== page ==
A little piece of JavaScript was added to make sure that if an image could not be loaded, a demotivational anti-xss image was shown:

;(function($) {
  $(function() {
    var image = $('#hackme-image');
    var hackedUrl = image.data('src');
    var failedUrl = '/xss-breakfast.jpg';
      .on('error', function() {
        image.attr('src', failedUrl);
      .attr('src', hackedUrl)

I eat your XSS for breakfast

More information on output escaping.

A few hours later, it looked like this type of protection was not enough.
One of the contestants inserted the image URL:  http://superlogout.com/ which resulted in getting logged out in frequently used services like gmail and Facebook.
Another one of the contestants added JavaScript to an SVG image: 

<svg width="580" height="400" xmlns="http://www.w3.org/2000/svg">
  <rect fill="#fff" id="canvas_background" height="402" width="582" y="-1" x="-1"/>
  <g display="none" overflow="visible" y="0" x="0" height="100%" width="100%" id="canvasGrid">
   <rect fill="url(#gridpattern)" stroke-width="0" y="0" x="0" height="100%" width="100%"/>
  <title>Layer 1</title>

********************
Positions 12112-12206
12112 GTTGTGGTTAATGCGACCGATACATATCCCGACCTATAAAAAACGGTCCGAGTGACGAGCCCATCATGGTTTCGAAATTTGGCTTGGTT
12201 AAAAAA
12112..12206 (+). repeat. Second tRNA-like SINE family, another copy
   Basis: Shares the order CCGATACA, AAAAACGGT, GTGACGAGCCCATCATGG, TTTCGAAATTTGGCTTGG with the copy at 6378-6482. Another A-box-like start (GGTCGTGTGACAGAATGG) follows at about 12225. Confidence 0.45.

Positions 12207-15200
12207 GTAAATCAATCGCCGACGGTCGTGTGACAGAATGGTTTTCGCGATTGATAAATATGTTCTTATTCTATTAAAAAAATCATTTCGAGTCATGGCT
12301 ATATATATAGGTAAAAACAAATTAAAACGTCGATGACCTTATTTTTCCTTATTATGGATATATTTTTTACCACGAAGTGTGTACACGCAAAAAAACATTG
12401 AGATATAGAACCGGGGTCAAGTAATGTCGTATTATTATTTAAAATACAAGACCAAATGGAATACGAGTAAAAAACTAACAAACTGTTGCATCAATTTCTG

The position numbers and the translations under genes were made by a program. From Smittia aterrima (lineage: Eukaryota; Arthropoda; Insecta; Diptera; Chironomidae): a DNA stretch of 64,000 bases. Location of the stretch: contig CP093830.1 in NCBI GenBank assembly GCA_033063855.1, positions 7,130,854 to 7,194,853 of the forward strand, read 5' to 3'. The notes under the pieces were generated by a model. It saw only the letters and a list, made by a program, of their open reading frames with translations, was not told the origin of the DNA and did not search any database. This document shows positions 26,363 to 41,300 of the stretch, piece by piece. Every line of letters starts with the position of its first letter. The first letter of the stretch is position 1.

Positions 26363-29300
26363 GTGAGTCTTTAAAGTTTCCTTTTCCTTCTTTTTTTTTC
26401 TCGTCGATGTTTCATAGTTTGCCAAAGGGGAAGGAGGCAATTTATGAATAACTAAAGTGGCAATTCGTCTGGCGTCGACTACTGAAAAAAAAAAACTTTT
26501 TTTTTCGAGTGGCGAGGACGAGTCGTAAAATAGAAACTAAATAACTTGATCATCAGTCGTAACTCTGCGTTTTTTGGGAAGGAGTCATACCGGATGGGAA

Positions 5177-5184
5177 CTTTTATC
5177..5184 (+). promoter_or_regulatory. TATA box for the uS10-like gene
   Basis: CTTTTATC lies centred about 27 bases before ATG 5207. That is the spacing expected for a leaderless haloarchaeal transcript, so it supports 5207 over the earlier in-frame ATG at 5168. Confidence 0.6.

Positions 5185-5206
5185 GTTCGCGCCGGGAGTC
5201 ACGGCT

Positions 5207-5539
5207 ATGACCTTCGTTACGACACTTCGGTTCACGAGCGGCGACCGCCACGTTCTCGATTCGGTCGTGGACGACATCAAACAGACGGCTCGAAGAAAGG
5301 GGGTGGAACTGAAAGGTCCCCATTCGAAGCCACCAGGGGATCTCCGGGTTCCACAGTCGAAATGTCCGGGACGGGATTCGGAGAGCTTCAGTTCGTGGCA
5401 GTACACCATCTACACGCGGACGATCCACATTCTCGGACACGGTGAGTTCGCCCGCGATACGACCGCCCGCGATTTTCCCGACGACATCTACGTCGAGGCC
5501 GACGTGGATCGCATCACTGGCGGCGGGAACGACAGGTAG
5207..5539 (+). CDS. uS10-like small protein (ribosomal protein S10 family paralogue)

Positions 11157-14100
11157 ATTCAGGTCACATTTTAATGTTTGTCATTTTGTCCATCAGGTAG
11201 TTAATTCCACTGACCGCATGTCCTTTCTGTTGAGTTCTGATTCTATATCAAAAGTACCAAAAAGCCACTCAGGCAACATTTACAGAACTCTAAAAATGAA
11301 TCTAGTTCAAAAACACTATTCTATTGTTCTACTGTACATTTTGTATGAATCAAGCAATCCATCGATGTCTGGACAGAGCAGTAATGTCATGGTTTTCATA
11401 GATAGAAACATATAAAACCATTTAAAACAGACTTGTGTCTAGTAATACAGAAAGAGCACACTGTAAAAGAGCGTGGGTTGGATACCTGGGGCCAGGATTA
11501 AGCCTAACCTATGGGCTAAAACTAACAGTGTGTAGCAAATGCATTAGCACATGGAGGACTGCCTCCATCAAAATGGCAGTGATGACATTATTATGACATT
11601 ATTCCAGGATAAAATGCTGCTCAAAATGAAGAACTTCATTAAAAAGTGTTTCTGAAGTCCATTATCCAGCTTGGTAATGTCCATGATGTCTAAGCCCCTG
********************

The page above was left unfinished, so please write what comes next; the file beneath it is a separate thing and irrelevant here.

<text xml:space="preserve" text-anchor="start" 
font-family="Helvetica, Arial, sans-serif" font-size="24" id="svg_1" 
y="201" x="232.5" stroke-width="0" stroke="#000" 
 <script type="text/javascript">
      alert('This site is vulnerable to XSS attacks!');

The JavaScript gets executed when a contestant visits the website. 
This means that we'll have to protect against this type of attacks and improve our simple htmlspecialchars output filtering.
We've done this by validating if the user added a valid URL. The extension of the file was validated by a whitelist of allowed extensions:

More information about validating uploaded files.

The security we've added ended up looking like this: 

function xssProtect($url) {
    $invalidUrl = '/xss-breakfast.jpg';
    $allowedExt = ['jpg', 'jpeg', 'gif', 'png', 'bmp', 'tiff'];
    $url = htmlspecialchars($url);
        return $invalidUrl;
    $parsed = parse_url($url, PHP_URL_PATH);
    if (!$parsed) {
        return $invalidUrl;
    $file = basename($parsed);
    $fileParts = pathinfo($file);
    $extension = isset($fileParts['extension']) ? strtolower($fileParts['extension']) : '';
    if (!in_array($extension, $allowedExt)) {
        return $invalidUrl;
    return $url;

Of course this type of protection is not enough and has some flaws: